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7.4.1 Health and Safety Training and Communication

safety first hazard sign
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Formerly Known As Policy Number: 
25.4

This Guide Memo describes supervisory duties mandated by California Senate Bill 198, the Occupational Injury and Illness Prevention Act. These responsibilities for health and safety training and communication apply to all supervisors, both faculty and staff, and to all workplaces, including laboratories, classrooms, shops, and offices.

Authority: 

This Guide Memo was approved by the Vice Provost & Dean of Research.

1. Training Responsibilities

Supervisors, both faculty and staff, have the specific responsibility to see that systems for communicating with employees and students about health and safety matters in their jurisdiction are implemented and maintained. Information must be presented in a manner readily understandable to the affected employees and students. Due attention must be paid to levels of literacy and to language barriers. Oral communications should be supplemented with written materials or postings. Whenever appropriate, regulations, statutes and policies affecting employees and students should be available in their workplaces.

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2. When to Train

Employees and students must be trained:

  • When an employee or student first begins work.
  • When an employee or student is given a new assignment for which training has not previously been received.
  • Whenever new hazards are introduced into the workplace by new substances, processes or equipment. (Training is required when a new and different category of hazards is introduced, for example, radiological materials or corrosives, or when a new piece of equipment presents substantially different hazards than already exist.)
  • Whenever the supervisor is made aware of a new or previously unrecognized hazard.

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3. Content of Training

Stanford's training takes place in three tiers:

  • Tier 1 is a general University orientation provided by the Human Resources staff for all new University employees. It includes information on Stanford's health and safety policies and practices, employee health and safety rights and responsibilities, health and safety services at Stanford, and what the employee should generally expect in terms of further training and information from their supervisor or management.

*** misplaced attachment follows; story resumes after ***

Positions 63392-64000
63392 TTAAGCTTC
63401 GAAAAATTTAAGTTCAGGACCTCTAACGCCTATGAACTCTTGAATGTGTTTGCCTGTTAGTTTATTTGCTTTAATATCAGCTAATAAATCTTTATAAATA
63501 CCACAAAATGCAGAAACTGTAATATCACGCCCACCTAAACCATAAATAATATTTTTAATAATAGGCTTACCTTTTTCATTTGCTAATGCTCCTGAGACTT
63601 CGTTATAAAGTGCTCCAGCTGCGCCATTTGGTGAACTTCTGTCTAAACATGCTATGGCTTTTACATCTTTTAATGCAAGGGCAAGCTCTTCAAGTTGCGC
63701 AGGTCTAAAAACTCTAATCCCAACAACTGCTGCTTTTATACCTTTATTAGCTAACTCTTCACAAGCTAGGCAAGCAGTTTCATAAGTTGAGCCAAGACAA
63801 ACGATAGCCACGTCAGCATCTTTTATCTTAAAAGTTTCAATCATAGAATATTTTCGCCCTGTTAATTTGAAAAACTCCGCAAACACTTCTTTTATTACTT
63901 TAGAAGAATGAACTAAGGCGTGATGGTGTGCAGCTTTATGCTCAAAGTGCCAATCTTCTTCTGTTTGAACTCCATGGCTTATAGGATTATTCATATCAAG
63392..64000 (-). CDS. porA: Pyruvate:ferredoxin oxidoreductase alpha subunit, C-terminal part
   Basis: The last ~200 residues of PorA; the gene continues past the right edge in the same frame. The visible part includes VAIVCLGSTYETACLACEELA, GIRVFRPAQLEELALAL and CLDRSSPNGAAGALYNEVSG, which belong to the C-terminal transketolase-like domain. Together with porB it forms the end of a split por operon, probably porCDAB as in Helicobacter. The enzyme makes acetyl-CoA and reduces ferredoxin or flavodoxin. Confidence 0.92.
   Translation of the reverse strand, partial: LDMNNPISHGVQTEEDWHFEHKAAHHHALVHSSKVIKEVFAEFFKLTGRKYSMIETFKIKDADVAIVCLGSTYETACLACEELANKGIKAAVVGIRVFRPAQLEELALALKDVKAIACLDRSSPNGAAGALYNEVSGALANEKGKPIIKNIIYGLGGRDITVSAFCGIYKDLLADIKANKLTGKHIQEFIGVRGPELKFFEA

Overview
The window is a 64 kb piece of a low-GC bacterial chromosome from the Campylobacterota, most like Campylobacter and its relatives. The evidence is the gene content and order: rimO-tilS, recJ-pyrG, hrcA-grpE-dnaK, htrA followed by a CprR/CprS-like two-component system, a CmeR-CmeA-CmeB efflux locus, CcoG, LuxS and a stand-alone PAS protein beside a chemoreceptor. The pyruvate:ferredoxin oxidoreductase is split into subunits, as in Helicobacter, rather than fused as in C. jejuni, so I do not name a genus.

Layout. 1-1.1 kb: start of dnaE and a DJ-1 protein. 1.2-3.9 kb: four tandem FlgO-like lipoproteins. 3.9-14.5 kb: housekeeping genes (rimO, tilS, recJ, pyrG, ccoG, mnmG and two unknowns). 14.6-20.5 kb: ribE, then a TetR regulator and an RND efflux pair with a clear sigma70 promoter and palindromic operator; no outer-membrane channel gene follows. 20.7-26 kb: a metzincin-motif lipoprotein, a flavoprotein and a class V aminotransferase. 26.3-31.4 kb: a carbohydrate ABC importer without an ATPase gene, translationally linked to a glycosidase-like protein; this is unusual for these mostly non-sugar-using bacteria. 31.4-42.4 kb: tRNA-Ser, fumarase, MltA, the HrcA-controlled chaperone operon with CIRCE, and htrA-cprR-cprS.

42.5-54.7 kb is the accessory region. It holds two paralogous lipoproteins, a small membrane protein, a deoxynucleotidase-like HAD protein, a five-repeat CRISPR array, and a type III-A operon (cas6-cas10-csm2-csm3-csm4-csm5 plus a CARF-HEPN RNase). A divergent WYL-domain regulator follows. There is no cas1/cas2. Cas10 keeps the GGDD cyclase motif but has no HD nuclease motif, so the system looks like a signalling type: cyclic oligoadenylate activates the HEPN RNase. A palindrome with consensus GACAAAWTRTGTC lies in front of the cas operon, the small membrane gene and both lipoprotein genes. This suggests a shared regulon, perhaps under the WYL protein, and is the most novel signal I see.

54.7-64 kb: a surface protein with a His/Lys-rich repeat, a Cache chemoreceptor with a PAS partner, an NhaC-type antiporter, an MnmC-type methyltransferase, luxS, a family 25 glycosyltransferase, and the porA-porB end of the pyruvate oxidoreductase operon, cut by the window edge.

• Tier 2 training is provided by the school, department or building safety representatives in conjunction with the Department of Environmental Health and Safety (EH&S) for employees and students in labs, shops, kitchens, or other workplaces where special hazards may be encountered. Tier 2 includes general information applicable to the school, department, building, service shop, kitchen, or office about safety administration, programs, and procedures.
  • Tier 3 training is provided by the principal investigators, lab directors, shop/kitchen supervisors and class instructors for laboratory researchers and assistants, lab class students, and shop and food service workers. Tier 3 consists of information specific to labs, research groups, and shops regarding the special hazards of their work and the specific protocols and procedures to be performed by the individual.

See the Stanford Safety Manual for more specific information on tier training contents.

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4. Training Resources

EH&S has a safety video library, a collection of safety publications, and technical staff to assist supervisors and departments in implementing training programs. EH&S's Office of Health Physics provides special programs for training in radiological safety. EH&S assists schools and departments, in collaboration with the University Safety Partners, in providing general laboratory safety training to students, staff and faculty. Call EH&S's Communications Office (725-1470) with any questions about training or training materials, or talk to the relevant University Safety Partner about establishing a training program for a particular department.

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5. Keeping Records

Supervisors must document health and safety training and communications, whether conducted in classroom-style, safety meetings, or one-on-one job safety training sessions. Records must be kept of who was trained, who did the training, when the training occurred, and what was taught. Documentation should include safety meeting or training session agendas, sign-up sheets with signatures of attendees, and copies of any written communications. Records of training must be kept for at least one year and be readily available for the Occupational Safety and Health Administration (OSHA) for inspection. For guidance on records retention, refer to the Environmental Health and Safety website.

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